“Hell’s Angels” reaches an ideological low (not without its emotional punch) during a scene depicting a German officer ordering his men to jump from a blimp to lighten its load, a command that they unquestioningly obey. Compared to the gentlemanly German ace in “Wings” who risk AA fire to convey a letter to his American counterparts, the villains in “Hell’s Angels” are downright textbook prototypes for the “ve ‘ave veys of making you talk” Nazis from the next generation of war films.
As “love and war” adventures, both of these films are fairly entertaining. The time-worn story unfolds in a manner that must have been as predictable in the Jazz Age as they are now, but the producers clearly relied on the aviation dressing to reinvigorate the routine. The acting is mediocre at best, doggedly fulfilling the necessary formulas while taking backstage to the sweeping action and general heroism.
Yet despite bearing the same flying love triangle mantle, I wouldn’t dismiss these as the silent-film era equivalents of “Pearl Harbor” (2001), nor would I say that their popular acclaim is purely due to patriotic fervor. These early films are highly effective at executing efficient thrills, sometimes ejecting emotional complexity in favor of blazing broad streaks across the sky, but generally landing safely in the bounds of good taste and rousing entertainment. They lack much historical detail, but it helps make historical accuracy a fairly moot point. (Why do filmmakers seem to care more about historical detail the further they get from the event?) As for sincerity, this is no “All Quiet on the Western Front,” but it has plenty of edge over the aforementioned Bruckheimer/Bay collaboration.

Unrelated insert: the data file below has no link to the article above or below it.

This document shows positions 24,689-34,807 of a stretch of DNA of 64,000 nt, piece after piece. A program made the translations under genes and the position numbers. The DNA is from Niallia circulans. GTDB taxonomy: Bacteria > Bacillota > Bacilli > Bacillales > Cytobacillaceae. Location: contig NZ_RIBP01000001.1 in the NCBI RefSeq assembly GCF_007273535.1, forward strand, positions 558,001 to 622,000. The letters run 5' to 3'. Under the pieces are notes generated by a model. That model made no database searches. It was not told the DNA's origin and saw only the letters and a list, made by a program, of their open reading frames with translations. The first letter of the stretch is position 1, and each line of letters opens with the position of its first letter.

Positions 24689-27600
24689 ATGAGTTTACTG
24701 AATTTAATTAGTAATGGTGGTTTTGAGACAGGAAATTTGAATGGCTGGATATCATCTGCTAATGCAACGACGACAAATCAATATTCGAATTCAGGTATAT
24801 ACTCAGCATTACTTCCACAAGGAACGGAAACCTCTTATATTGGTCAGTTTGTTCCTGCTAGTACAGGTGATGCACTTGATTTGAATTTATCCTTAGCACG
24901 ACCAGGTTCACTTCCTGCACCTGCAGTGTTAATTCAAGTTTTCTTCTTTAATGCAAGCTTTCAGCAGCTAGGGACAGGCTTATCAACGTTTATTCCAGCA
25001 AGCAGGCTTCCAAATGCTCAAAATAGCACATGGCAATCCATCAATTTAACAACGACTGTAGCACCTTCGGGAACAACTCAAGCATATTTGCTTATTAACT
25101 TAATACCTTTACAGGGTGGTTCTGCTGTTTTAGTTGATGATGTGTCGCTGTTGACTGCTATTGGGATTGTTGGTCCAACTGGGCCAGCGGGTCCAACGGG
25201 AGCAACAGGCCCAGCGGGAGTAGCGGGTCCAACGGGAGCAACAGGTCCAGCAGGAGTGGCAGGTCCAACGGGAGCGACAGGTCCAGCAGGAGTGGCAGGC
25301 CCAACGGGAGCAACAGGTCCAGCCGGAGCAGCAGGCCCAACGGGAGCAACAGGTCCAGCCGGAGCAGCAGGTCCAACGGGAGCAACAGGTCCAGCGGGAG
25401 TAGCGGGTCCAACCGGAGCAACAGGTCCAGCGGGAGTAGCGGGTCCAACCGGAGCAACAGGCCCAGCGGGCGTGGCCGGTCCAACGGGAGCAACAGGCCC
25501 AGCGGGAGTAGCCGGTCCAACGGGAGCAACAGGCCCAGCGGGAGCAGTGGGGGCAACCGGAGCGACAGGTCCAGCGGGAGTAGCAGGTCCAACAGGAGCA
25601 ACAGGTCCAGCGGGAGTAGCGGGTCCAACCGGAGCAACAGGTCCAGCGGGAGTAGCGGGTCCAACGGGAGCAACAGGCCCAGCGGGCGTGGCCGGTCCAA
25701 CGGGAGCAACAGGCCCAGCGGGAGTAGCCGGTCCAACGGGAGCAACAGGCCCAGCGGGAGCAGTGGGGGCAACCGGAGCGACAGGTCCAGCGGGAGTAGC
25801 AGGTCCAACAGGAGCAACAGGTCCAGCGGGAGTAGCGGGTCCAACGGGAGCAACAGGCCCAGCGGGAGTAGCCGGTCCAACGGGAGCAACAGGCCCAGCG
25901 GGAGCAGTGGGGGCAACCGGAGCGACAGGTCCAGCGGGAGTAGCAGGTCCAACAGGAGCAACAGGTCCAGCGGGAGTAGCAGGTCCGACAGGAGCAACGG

Of course, where “Wings” and “Hell’s Angels” really excel is in the production values and presentation. Both include riveting dogfight sequences with footage that balances stunning aerial photography with high-intensity close-ups in the cramped cockpits. The use of cumulous clouds for cover and context provides literal atmosphere and a sense of the majesty, scope and speed of the combat. The highlight of “Hell’s Angles,” a nighttime raid on an escorted bomber blimp almost entirely engulfed in clouds, is probably the best in either film. The imprecise color tinting only adds to the impression of a feverish celestial clash.
On the ground, “Wings” is far the superior filmmaking showcase. Director William Wellman performs a variety of unusual camera gimmicks, including a memorable sequence on a swing and a montage of a gunner bunker getting crushed, along with the camera, by a tank. Ample use of dolly and crane shots help keep the human interest portions from feeling like dry insulation packed between the airborne acrobatics, an occasional complaint with “Hell’s Angels.” Even the partially-animated “bubble” scene, a drunken slapstick sequence of the type I normally groan about, is strangely fascinating in its misconceived ingenuity.
Though neither of these movies is really my type of war movie – I prefer psychologically fraught, grim and gritty anti-war films – they are great examples of packaging mass entertainment and unabashed military propaganda in a single appealing package. I had enough fun simply taking them for what they are that I’ll refrain from conducting a Marxist analysis of their implicit value systems and manipulative societal self-reinforcement. Suffice it to say that I enjoyed them both (I may be biased by working in the aviation industry), but prefer “Wings” for its superior directing over the better character arcs in “Hell’s Angels.”
Saturday, May 24, 2008
Iceberg Arena: Dogfight
Posted by FilmWalrus at 2:36 PM
Labels: 1920s, 1930s, Action, Black and White, Iceberg Arena, Review, USA